I have learned that even those who are less than kind are doing their best. They simply don’t know any better.
Here is an example:
At my work, we have a customer who seems to believe that the way to get what he wants in life is to treat those of us who serve them like dirt under his feet. A simple call to schedule an appointment cannot be accomplished without him fulfilling some bizarre need to hand out a string angry of insults. This man’s energy is so violent that he usually leaves me shaking.
The sad reality however, is that this person does not realize that I give him the minimum of customer service that I can as I see no reason why I should make any effort for him at all. Surely, if he understood that his behavior does not earn him the respect he clearly feels he deserves, he would do better. The fact that he treats others as though they are entirely beneath him, doesn’t do a thing to get him better service, nor does it mean that he is right.
His behavior is infuriating to say the least, but I understand that his need to mistreat others is a protective mechanism designed to prevent anyone from mistreating him. I do feel tremendously sorry for anyone who has to go through life like this, even though I wish they would all go away.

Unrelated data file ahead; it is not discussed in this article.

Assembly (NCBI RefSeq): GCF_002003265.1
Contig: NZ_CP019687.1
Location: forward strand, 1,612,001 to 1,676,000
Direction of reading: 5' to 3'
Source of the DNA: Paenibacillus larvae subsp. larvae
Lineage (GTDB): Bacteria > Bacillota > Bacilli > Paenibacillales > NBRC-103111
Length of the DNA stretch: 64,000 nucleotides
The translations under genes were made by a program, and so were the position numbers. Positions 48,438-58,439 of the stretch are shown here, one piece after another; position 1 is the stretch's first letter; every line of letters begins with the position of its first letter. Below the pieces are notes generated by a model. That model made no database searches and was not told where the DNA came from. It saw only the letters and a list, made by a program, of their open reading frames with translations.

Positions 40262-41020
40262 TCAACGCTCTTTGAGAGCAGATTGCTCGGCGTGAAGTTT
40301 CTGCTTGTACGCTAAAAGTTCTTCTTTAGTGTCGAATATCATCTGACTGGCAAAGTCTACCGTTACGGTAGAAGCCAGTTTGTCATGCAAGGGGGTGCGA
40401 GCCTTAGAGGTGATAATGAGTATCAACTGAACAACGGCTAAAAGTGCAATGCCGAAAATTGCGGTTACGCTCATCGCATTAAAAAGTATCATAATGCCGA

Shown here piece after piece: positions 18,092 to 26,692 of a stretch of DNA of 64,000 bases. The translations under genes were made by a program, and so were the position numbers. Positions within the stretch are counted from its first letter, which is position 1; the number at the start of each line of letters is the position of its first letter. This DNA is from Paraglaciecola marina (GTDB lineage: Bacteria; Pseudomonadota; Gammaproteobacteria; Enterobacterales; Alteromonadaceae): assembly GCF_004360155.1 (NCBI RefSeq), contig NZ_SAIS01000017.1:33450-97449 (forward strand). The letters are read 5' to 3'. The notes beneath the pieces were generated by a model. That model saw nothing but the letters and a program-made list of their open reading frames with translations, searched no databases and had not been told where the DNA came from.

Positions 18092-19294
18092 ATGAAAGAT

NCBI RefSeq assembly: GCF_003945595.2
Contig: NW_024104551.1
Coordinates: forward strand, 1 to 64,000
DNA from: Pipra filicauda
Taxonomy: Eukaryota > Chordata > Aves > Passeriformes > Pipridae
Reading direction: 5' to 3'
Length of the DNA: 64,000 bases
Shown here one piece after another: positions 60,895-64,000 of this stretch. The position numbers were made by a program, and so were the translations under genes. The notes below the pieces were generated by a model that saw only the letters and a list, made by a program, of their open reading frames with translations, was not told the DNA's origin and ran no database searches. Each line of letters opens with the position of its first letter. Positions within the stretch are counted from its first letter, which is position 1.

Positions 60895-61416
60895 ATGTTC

The thing is, that I do not need to mirror his belief that I am beneath him. I treat every human soul with dignity and respect and so I claim my right to receive it in return. If others are too damaged to understand that, it won’t change how I feel about myself. I cannot change their misguided thinking, but I can choose how I allow it to affect me.
How we are treated by those who are in our lives may very well be a response to our own behavior, but even when we are wrong, we are still worthy human beings.
The key to learning how to live that truth, was to fill the holes that were created by my early experiences.
Some time ago, I vowed to never hurt another human being if I could help it. I committed to giving love and kindness to everyone in every opportunity, and discovered that giving kindness feels every bit as good as receiving it. With every act of kindness whether big, or as small as offering a bright smile to a stranger passed on the street, I fill myself with love.
You don’t have to earn my kindness, I will assume that you deserve it unless you prove otherwise, and should you prove that you will abuse or take advantage of me, it is my responsibility to know when to walk away.
If you want to be in my life, then you will have to be someone who helps me rather than hurts me. It is my job to make sure that only those who support me in being my best self are allowed to have an impact on my life.
If there is someone in my life whom I cannot avoid who behaves in hurtful ways, I recognize now that I do not have to give them the power to pull me down, and I won’t. I cannot control everything that goes on around me. I cannot change anything that happened in the past. But I will never again allow anyone’s treatment of me to define my worth.
The past doesn’t equal the future. Unless you live there.” Tony Robbins
Part Three of my “Feast on Your Life Series”: The Myth of Perfection